By Clare Butterfield
The thing about Lent is that it happens every year. And every year people in professions similar to mine are expected to whip out something pithy and pertinent and original for God’s sake, about it. That doesn’t seem very likely, after 2013 years. So this year I’m appreciating funnier approaches. Lent Madness is one. I’m liking the nerdful adoption of sports metaphors by Episcopal priests in collars as they play pairs of saints off against each other. The saintly part is serious, but the bracketology is just silly. And there is no reason in 2013 that we can’t be silly during Lent.
All those sacrifices that are designed to deprive us of pleasure, they are good things for the more indulgent among us (and you know who you are), but I am not particularly indulgent. I spend most of my waking hours working or taking care of people, and my weekends cleaning my house, exercising, and working some more (I exaggerate here, but only slightly). I don’t think that giving up the little pleasures I indulge in here and there along the way to be a particularly useful exercise during those last colorless days of winter.
But some kind of soul cleansing seems like a good idea. I’ve learned, by hanging out at a Presbyterian seminary to teach a class with a Mennonite Biblical scholar that the words in Hebrew Scripture that tend to get translated as “soul” actually mean “breath.” So the question we were toying with in our class (“does my dog have a soul?”) was the wrong question. It should have been “do I have one?” and the answer, according to Hebrew scripture, is no. But whatever animates these bones and muscles, this bag of cells that hangs together and holds my consciousness, I am sure that by the end of February every year it looks like the snow piles around Chicago.
It needs cleaning.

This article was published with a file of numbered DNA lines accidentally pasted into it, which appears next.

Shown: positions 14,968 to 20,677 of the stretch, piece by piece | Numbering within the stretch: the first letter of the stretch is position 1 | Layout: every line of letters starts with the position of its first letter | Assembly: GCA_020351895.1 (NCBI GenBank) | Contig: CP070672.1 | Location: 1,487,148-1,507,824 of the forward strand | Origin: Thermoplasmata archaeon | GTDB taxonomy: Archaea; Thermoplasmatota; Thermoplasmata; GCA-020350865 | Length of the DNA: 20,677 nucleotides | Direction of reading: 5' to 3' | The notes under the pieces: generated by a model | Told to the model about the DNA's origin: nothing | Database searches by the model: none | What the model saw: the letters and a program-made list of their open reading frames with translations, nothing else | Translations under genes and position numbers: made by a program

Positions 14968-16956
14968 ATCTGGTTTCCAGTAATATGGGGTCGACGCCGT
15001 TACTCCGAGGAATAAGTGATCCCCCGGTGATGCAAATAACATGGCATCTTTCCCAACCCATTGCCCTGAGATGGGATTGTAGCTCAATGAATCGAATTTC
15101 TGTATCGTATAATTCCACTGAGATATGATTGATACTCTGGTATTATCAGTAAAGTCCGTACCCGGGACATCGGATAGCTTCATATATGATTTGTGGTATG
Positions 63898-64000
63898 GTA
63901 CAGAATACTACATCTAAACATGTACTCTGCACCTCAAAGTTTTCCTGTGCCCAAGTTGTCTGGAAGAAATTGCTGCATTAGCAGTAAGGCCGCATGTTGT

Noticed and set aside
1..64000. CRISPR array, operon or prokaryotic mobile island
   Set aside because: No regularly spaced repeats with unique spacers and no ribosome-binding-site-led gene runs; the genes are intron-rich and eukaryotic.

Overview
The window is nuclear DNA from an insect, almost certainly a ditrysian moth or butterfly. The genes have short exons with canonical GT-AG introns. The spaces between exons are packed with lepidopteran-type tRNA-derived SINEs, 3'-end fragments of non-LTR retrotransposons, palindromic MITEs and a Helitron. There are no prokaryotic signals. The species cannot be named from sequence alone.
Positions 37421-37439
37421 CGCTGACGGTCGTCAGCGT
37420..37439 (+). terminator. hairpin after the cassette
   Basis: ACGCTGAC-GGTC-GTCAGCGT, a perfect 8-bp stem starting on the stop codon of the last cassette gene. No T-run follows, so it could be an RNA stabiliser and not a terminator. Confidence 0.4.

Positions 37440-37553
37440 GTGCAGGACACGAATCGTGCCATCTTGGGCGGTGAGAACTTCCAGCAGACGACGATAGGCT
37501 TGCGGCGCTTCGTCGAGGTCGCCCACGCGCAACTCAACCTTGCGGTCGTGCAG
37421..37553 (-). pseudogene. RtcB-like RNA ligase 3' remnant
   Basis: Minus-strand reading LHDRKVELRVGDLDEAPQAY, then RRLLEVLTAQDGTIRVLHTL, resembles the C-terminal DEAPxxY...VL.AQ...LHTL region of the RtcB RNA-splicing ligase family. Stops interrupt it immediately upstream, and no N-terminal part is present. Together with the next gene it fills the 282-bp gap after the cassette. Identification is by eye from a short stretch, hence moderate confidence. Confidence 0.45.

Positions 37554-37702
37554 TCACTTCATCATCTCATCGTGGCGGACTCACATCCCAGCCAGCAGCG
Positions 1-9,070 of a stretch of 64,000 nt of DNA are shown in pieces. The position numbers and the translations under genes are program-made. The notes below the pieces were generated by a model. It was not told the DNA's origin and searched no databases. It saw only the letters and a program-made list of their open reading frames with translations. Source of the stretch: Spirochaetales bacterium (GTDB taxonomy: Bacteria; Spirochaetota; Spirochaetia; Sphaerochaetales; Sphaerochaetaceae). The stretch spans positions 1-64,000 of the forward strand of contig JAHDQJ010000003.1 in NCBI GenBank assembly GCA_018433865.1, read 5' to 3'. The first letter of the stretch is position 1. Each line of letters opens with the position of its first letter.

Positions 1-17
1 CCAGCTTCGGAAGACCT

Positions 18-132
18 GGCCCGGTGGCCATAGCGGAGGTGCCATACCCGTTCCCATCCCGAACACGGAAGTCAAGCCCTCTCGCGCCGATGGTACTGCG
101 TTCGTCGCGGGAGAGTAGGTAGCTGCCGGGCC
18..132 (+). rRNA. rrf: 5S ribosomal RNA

Spring is coming. Easter is coming. It’s a good idea to get ready. (I understand it was Pope John XXIII, as far as I can see, the last funny Pope, who said “Jesus is coming, look busy.”)
And there is all that bad environmental news. Oceans rising, coal mining expanding, money to be made and people who know full well the consequences eager to make it and happy to deny reality for as long as it takes to get the last dollar out. Those people exist. I’m not in denial about that. But I am denying the inevitability of their victory.
So for the duration of Lent, I am giving up the temptation to fall into despair. Giving up the temptation to sit down upon the ground and tell sad stories of the death of Earth. There is a thread in environmental conversations that seems to take perverse delight in pointing out that our personal behavior changes are pointless because they have such limited impact. This is largely true on one level. My lightbulbs don’t mean much one way or the other. But my discipline about minimizing my use of them, my willingness to pay extra for the new LED’s because it is consistent with my highly (and lengthily!) articulated value system does have an effect – on me. It makes my practices consistent with my thoughts. That matters.
The purpose of Lent is to recognize that we’re all doomed anyway, in the sense that we’re all going to die. It is to remind ourselves that we come from the earth and to the earth we will return. But the response to our mortality shouldn’t be despair any more than it should be denial. Taking 40 days to sit with the reality of our temporal-ness is a wonderful exercise, and it’s also wonderful that it ends in Easter. That bursting forth of life – that affirmation of goodness, and its durability. The life-giving sun, the smell of hyacinths.
It’s true that the path we’re on is taking us into all kinds of ugliness and suffering, and the alternative path will require new ways of thinking, new ways of valuing the life around us over our own immediate gratification. We might get there and we might not. We might figure this out in time to head off some of the worst suffering or we might have to go through that suffering in order to internalize the lessons, and then whoever is left will learn to do things differently. It may be more or less hard to get from where we are to where we need to go. And the response to that should be to live. To live fully, gratefully, joyfully. To laugh hysterically at something or other every day, to taste something good, to hear music, to find something beautiful to the eye and spend time with it, to hug people we love.
So no, I’m not giving up meat, or coffee, or chocolate this Lent. I’m giving up despair. And I’m doing something loving, beautiful, appreciative, delicious in a small, sober, reflective way, every day. And then when Easter comes I’ll know what to do with it.